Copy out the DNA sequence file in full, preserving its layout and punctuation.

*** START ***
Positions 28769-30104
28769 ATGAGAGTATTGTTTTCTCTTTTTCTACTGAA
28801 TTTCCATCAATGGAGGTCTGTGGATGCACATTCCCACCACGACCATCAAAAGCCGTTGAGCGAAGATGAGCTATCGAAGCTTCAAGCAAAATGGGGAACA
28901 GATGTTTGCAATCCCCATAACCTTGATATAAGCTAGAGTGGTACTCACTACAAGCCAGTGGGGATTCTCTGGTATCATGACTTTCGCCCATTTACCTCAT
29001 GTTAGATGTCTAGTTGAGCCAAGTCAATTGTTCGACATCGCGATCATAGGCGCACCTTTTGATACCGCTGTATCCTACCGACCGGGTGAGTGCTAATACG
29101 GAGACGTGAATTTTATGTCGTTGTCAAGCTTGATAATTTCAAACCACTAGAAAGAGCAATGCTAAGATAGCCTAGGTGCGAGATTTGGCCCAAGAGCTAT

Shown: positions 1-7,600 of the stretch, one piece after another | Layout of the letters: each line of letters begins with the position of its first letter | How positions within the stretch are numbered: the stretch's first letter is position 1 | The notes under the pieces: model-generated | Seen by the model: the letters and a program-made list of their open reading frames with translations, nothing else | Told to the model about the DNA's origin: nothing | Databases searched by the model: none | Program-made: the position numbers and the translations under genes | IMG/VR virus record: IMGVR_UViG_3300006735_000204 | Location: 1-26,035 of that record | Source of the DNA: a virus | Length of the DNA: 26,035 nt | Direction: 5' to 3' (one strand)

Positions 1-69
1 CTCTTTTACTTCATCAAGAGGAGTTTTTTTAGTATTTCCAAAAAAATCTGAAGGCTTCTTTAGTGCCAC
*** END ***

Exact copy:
Positions 28769-30104
28769 ATGAGAGTATTGTTTTCTCTTTTTCTACTGAA
28801 TTTCCATCAATGGAGGTCTGTGGATGCACATTCCCACCACGACCATCAAAAGCCGTTGAGCGAAGATGAGCTATCGAAGCTTCAAGCAAAATGGGGAACA
28901 GATGTTTGCAATCCCCATAACCTTGATATAAGCTAGAGTGGTACTCACTACAAGCCAGTGGGGATTCTCTGGTATCATGACTTTCGCCCATTTACCTCAT
29001 GTTAGATGTCTAGTTGAGCCAAGTCAATTGTTCGACATCGCGATCATAGGCGCACCTTTTGATACCGCTGTATCCTACCGACCGGGTGAGTGCTAATACG
29101 GAGACGTGAATTTTATGTCGTTGTCAAGCTTGATAATTTCAAACCACTAGAAAGAGCAATGCTAAGATAGCCTAGGTGCGAGATTTGGCCCAAGAGCTAT

Shown: positions 1-7,600 of the stretch, one piece after another | Layout of the letters: each line of letters begins with the position of its first letter | How positions within the stretch are numbered: the stretch's first letter is position 1 | The notes under the pieces: model-generated | Seen by the model: the letters and a program-made list of their open reading frames with translations, nothing else | Told to the model about the DNA's origin: nothing | Databases searched by the model: none | Program-made: the position numbers and the translations under genes | IMG/VR virus record: IMGVR_UViG_3300006735_000204 | Location: 1-26,035 of that record | Source of the DNA: a virus | Length of the DNA: 26,035 nt | Direction: 5' to 3' (one strand)

Positions 1-69
1 CTCTTTTACTTCATCAAGAGGAGTTTTTTTAGTATTTCCAAAAAAATCTGAAGGCTTCTTTAGTGCCAC